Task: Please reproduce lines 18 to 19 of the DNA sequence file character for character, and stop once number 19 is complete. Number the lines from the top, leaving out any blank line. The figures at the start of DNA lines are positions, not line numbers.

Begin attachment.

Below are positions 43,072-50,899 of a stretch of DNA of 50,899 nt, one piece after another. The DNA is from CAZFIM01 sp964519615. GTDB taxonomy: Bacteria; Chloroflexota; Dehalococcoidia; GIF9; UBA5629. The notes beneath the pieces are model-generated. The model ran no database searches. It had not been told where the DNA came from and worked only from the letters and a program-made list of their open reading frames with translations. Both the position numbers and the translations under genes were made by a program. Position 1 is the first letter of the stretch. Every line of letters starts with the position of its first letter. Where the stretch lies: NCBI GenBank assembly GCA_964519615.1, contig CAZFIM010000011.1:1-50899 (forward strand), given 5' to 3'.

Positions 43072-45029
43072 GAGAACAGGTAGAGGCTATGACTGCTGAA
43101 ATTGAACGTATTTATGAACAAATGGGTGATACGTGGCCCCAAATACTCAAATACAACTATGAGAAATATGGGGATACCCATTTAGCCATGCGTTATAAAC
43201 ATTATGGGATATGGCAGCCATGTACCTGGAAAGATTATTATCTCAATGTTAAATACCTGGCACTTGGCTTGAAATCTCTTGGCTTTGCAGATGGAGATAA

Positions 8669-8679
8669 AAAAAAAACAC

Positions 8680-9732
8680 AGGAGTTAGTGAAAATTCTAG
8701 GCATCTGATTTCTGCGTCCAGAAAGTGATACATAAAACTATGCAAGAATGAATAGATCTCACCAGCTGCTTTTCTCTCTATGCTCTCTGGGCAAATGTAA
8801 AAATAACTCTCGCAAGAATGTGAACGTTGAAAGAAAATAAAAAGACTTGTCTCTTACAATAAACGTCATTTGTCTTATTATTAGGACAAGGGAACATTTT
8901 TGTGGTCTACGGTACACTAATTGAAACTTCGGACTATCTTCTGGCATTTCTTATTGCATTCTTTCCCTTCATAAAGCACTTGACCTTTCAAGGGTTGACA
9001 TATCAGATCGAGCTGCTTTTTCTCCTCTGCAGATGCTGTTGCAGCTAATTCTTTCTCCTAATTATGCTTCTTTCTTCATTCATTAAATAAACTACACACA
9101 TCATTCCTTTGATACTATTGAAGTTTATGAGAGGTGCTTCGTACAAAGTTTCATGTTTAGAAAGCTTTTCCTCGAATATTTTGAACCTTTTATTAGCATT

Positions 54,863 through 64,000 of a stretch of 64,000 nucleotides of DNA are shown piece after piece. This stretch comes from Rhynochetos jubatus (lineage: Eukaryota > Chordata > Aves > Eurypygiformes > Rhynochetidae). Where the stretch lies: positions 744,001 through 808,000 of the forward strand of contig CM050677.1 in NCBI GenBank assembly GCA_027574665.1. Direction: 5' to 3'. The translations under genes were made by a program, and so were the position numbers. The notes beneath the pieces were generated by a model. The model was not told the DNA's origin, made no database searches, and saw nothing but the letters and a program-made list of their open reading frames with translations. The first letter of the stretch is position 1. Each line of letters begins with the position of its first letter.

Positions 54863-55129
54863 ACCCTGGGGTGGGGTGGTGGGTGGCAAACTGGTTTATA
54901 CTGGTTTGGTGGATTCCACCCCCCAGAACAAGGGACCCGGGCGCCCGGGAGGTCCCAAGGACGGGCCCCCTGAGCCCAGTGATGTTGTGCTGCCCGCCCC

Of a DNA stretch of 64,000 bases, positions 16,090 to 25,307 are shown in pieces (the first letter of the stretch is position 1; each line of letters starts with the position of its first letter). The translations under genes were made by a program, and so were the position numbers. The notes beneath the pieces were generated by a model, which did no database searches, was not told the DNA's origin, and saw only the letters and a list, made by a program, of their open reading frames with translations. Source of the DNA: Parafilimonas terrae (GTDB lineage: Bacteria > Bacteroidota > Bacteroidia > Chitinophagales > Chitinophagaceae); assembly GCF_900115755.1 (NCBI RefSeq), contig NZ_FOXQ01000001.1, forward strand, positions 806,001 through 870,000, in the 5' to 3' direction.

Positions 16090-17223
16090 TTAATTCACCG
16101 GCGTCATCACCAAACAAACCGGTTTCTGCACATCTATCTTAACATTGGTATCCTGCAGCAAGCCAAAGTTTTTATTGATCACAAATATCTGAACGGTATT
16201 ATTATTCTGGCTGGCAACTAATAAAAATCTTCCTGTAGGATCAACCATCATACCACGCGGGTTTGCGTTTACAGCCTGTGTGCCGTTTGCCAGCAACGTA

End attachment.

54901 CTGGTTTGGTGGATTCCACCCCCCAGAACAAGGGACCCGGGCGCCCGGGAGGTCCCAAGGACGGGCCCCCTGAGCCCAGTGATGTTGTGCTGCCCGCCCC

Of a DNA stretch of 64,000 bases, positions 16,090 to 25,307 are shown in pieces (the first letter of the stretch is position 1; each line of letters starts with the position of its first letter). The translations under genes were made by a program, and so were the position numbers. The notes beneath the pieces were generated by a model, which did no database searches, was not told the DNA's origin, and saw only the letters and a list, made by a program, of their open reading frames with translations. Source of the DNA: Parafilimonas terrae (GTDB lineage: Bacteria > Bacteroidota > Bacteroidia > Chitinophagales > Chitinophagaceae); assembly GCF_900115755.1 (NCBI RefSeq), contig NZ_FOXQ01000001.1, forward strand, positions 806,001 through 870,000, in the 5' to 3' direction.